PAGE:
The political debate over proposed increases in the minimum wage has been remarkably consistent since the nation first enacted a national minimum wage in 1938. In the present discussion, opponents argue that raising the rate to $5.15 or $5.25 will eliminate jobs and by extension, harm the least-skilled and poorest workers the most.
Supporters, the group in which Plastics News philosophically resides on this issue, believe the past 58 years of minimum wage law and experience with it - including job growth - suggest otherwise.
The proposed increase is good public policy, and clearly overdue.
The last time Congress and the White House were in conflict over this matter was 1989 and George Bush, a Republican, was president.
The resulting compromise produced a graduated increase in the then $3.35 hourly rate to $4.25 by 1991, with a training wage of $3.35 an hour permitted for workers 16-19 years old during their first 90 days on the job.
Adjusted for inflation, the present $4.25 rate is equivalent in value to what it was when last raised nearly seven years ago. That's a good deal for employers, who understandably are opposed to paying higher wages.
It is not a good deal for the millions of American workers with families who labor at wages below the poverty line set by the government.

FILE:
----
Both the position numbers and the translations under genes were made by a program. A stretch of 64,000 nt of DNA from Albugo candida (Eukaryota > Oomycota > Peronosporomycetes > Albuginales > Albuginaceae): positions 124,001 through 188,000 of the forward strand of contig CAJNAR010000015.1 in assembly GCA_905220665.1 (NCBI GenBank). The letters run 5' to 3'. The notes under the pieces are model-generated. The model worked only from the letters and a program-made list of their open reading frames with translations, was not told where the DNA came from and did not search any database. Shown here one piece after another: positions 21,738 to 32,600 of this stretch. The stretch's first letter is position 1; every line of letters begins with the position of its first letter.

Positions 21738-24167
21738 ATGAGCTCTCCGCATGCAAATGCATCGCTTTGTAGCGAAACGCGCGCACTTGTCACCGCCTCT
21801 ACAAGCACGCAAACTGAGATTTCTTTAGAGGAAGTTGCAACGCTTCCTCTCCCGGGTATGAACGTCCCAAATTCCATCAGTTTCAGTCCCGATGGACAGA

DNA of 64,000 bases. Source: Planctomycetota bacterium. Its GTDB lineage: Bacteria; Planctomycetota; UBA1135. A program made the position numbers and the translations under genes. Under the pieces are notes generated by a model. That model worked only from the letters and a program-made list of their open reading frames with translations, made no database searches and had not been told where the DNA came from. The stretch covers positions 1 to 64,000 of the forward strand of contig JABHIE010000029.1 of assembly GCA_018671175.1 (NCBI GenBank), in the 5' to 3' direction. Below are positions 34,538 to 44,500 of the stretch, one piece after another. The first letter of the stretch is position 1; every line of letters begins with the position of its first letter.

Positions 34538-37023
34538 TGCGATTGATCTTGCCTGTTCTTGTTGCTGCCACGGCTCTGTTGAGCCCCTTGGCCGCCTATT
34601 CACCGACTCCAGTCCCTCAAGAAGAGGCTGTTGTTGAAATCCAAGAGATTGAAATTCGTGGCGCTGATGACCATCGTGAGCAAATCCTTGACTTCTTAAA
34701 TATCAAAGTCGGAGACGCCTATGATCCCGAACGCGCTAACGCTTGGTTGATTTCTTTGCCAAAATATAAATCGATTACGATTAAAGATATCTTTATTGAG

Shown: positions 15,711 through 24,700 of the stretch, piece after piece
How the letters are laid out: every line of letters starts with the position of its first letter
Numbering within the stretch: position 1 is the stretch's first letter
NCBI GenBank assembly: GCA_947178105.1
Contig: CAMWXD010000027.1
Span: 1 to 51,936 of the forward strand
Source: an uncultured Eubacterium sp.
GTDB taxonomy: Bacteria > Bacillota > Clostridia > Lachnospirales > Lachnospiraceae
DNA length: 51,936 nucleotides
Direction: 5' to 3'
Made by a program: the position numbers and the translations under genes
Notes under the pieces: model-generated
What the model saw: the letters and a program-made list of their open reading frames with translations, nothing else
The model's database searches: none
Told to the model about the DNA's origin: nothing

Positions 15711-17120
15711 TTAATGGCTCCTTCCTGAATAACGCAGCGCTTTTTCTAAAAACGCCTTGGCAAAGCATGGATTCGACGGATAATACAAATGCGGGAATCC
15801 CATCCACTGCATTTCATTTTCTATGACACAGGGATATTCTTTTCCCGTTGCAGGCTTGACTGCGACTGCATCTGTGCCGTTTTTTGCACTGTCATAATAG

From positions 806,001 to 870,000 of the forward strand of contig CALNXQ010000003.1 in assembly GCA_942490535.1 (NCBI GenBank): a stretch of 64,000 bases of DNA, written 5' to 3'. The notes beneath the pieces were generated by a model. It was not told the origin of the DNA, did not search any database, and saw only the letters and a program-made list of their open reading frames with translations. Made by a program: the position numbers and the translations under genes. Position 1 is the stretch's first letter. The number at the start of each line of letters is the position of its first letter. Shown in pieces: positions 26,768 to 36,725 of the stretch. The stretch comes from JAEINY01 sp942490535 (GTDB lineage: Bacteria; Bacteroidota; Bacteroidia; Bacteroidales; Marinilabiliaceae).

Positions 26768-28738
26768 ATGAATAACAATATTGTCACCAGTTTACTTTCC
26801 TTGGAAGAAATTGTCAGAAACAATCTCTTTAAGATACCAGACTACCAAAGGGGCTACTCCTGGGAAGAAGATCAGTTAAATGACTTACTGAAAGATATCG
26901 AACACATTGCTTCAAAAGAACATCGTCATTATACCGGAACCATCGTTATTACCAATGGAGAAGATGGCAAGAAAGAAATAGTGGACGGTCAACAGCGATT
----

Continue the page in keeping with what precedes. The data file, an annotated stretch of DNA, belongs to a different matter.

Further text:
It is true that many low-wage employees are young and without dependents. But more than 13 percent of minimum wage workers are over 25 years old, according to the Bureau of Labor Statistics. That is a growing cohort because of the declining birth rate trend. While an increase of 90 cents or $1 an hour will not greatly improve the standard of living for this group, as raise opponents cynically argue, the additional money is significant at that income level.
Unfortunately, the various statistical studies developed on both sides of the minimum wage issue to support the different positions don't serve to illuminate much other than the cantankerous nature of politics in an election year. The reality is that in a number of labor markets, such as those in impoverished inner cities and southern states with a rich history of labor exploitation, employers can buy labor cheaply from a pool of unskilled and undereducated workers. Some people are loath to see that changed, regardless of the societal cost.
Other markets differ significantly. Many companies have problems hiring people at less than $5.50 or $6 per hour. A Summit County, Ohio, plastics company recently lost part of a tax abatement because of strong competition for entry-level workers in an area where fast-food restaurants offer $300 bonuses and hourly wages of $7 an hour.
There seems to be a common-sense nutritive value to raising the minimum wage, such as helping to reduce employee turnover. Maybe that's why 80 percent of voters have said they support hiking it.